Can paintball chest protectors be considered body armor? That is one of the big debates; it is considered a type of body protection but it’s not graded for use with live rounds. Hard shell paintball body armor is usually constructed of EVA / Ethylene Vinyl Acetate. This is strong enough to lessen the impact of a paintball but it is not something that is going to offer protection from any type of bullet. Short styled paintball armor offers a little more coverage protection and improved maneuverability but less impact protection. Mass produced paintball body armor is not illegal to own; it is not in the same classification of military or police issued body armor.
The laws regarding modified body armor are extremely vague; in essence any change you make to a piece of body armor could make it a ‘modified’ piece. This is where things could become worrisome for paintballers with a criminal record. Possession of body armor (undefined) is not a crime unless you are a convicted felon. If that sounds like an absurd statement then you need to investigate the case made against John Michael Barton in July of 2009 in Longview, Texas. He was found guilty of a drug felony previously and was stopped on a routine traffic stop. Two ‘bulletproof vests’ were found in a duffle bag that he admitted to owning. They were not modified in any way but he was still arrested for a parole violation.
Unless modified, body armor made for the purpose of protecting the chest, arms and back from paintball impact are not considered bulletproof. According to Texas law, where Barton resided and was arrested, Penal Code § 46.041 clearly states what body armor is by definition. ” (A) In this section, “metal or body armor” means any body covering manifestly designed, made, or adapted for the purpose of protecting a person against gunfire. (B) A person who has been convicted of a felony commits an offense if after the conviction the person possesses metal or body armor. (C) An offense under this section is a felony of the third degree.”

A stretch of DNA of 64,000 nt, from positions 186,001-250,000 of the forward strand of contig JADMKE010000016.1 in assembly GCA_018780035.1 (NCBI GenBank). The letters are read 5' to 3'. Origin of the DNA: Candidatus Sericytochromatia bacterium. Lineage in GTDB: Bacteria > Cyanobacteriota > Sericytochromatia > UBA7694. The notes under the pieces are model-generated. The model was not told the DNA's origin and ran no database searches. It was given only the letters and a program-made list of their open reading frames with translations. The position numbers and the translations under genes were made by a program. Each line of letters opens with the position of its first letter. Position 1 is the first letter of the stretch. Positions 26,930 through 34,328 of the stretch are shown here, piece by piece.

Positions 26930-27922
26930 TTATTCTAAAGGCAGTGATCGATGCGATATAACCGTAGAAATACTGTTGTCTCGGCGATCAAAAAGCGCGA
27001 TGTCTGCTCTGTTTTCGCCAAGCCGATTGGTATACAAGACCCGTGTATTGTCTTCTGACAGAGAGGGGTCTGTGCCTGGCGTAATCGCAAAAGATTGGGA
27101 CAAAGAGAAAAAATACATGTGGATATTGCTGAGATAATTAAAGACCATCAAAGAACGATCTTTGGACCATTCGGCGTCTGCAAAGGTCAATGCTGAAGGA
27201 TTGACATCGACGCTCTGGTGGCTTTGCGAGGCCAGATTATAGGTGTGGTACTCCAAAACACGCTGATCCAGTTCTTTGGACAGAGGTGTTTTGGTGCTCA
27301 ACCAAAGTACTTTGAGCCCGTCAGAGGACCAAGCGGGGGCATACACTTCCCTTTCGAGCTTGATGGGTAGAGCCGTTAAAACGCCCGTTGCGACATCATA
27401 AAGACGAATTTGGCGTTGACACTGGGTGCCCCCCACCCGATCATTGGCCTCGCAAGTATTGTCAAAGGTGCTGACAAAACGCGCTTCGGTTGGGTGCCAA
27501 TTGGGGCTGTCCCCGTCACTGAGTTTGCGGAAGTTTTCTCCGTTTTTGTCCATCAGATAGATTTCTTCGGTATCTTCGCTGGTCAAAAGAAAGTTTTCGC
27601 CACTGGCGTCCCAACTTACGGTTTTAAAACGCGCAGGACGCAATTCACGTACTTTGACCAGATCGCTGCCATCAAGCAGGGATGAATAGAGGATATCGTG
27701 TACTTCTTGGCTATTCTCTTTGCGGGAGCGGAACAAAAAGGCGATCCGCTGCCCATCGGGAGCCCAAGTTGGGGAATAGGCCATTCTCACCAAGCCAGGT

I would have to argue with the defense in this case; the paintball armor (owned by the defendant’s son) was not modified in any way, shape or form so it is not something that could protect any part of the body from gunfire. There were two arguments in the case against Barton, one being possession of the paintball body armor and the other regarding his prior knowledge of the two vests being placed inside the bags.
Penal codes do vary from state to state but almost all of them have a strict enforcement of felons owning, possessing, wearing, purchasing borrowing any type of bullet proof body armor. Without a clear cut explanation of how this carries over to paintball chest protectors and pieces of body armor for the sport, it leaves a lot of people wondering if the next time they step on the field that could be violating their probation.